Start a brew-haha 

From the city to the farm lands, locals are turning their love of beer into a pastime. The learning curve on home brewing is fairly small and the pleasure tremendous.

“It’s a fun hobby,” said Gail White, owner of The Brew Shop, 3624 N. Pennsylvania.

White believes the increase in popularity might also relate to the difficulty of getting good craft beers from the east and west coasts.

“I have a feeling that’s why we have a number of home brewers,” she said.

The craft of brewing has been around for thousands of years, yet the process has changed little. Beyond combining the typical ingredients of water, malt, yeast and hops, home brewers can choose ingredients and techniques to express their creativity.

They take old-world beer styles and change it up. Experimenting with new ways to combine flavors and styles opens up endless possibilities.

“The home brewer can have true ownership that [they] did it and it’s truly [theirs],” said Chris Milum, owner of Learn to Brew. “The ownership is a great reward for most of our customers.”

At his Moore store at 2307 Interstate 35 Frontage Road, Milum sells dozens of prepackaged kits. Most sets contain all the necessary ingredients for brewing five gallons of beer (equal to about two cases), including 50 bottling caps.

The kits are used in conjunction with such basic tools as thermometers, fermentation containers, hops socks and grain bags. Also included is a special cleanser for equipment maintenance.

“Sanitizing and temperature control are very important,” said White. “If you get those down, you will have a good beer.”

Business of brewing

To make a respectable beverage, beginners should consider their own preferences of what tastes good: regular styles, stouts, ales and ambers.

Selecting the beer variety is usually the hardest decision. Kits range in price from $40 and up. Equipment packages are about $150.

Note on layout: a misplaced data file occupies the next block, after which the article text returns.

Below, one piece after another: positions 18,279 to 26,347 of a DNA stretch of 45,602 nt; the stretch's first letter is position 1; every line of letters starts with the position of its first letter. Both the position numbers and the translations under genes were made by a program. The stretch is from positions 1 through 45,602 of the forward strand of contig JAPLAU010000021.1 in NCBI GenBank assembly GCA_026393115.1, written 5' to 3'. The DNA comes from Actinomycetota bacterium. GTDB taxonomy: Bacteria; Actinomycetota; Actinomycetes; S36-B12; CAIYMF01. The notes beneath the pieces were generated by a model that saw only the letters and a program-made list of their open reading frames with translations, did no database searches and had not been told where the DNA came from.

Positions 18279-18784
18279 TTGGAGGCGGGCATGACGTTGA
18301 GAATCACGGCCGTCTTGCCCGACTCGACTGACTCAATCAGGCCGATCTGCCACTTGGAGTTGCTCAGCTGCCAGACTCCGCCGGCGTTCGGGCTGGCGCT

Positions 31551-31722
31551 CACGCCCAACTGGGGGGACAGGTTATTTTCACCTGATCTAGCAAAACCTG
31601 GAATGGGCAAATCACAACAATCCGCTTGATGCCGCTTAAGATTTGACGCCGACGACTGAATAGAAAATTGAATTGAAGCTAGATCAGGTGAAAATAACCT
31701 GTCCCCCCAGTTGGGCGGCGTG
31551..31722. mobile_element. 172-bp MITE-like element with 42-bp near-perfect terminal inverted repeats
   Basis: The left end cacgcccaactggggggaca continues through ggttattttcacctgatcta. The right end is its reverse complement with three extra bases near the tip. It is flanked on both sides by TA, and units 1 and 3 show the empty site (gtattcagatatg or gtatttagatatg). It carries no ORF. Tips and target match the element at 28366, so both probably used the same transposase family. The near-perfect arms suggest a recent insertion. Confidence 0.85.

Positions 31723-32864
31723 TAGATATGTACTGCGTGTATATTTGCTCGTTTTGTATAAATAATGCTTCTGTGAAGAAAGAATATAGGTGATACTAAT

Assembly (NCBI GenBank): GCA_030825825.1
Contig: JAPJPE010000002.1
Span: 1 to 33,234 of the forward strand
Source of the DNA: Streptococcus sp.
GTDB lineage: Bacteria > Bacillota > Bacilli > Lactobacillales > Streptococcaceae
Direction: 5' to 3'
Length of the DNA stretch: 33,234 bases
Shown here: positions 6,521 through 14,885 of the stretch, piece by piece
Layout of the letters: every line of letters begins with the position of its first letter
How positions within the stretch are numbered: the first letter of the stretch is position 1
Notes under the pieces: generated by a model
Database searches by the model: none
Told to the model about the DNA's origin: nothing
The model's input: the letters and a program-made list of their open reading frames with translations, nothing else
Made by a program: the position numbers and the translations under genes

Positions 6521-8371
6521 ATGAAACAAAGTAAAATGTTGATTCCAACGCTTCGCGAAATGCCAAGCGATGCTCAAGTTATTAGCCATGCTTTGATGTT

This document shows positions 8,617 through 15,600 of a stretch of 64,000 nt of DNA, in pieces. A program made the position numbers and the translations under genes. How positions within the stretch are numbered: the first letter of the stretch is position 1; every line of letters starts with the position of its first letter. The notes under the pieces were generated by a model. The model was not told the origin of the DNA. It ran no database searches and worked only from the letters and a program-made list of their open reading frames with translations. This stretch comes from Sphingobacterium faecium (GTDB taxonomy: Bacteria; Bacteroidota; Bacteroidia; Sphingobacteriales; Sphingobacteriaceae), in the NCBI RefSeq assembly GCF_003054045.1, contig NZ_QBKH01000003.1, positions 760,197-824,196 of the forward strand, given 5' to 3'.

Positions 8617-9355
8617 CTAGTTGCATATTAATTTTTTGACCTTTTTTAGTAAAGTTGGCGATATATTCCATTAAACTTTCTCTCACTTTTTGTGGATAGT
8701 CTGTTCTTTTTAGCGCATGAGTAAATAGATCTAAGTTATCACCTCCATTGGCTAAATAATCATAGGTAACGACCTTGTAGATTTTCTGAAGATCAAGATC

Most directions are as straightforward as baking a cake. It takes about three hours to brew a basic beer. Many advanced brewers choose to design and perfect their own recipes, which adds considerable time to the process.

When it’s ready for fermentation, the beer remains in a container for two weeks at 65 degrees followed by a transfer to bottles for two more weeks.

During the final days, the beer gets its carbonation because the yeast consumes the sugar.

Milum usually advises first-time customers to begin on the lighter side with ale or wheat-flavored kits. Over time, exploring the red, stout and pale-ale groups offers mouthwatering excitement.

“We have had customers who came in and only drank Budweiser,” he said. “It’s amazing to watch over a year as their palates change.”

Both vendors agree that commercial beer is generally lacking. In contrast, craft beer is packed with flavor and meant to be consumed more slowly.

Both also offer classes. “We do everything that you would at home,” White said. “Then we have a sample. It’s a good time.”

Visit for searchable listings of restaurants and bars in the metro area.

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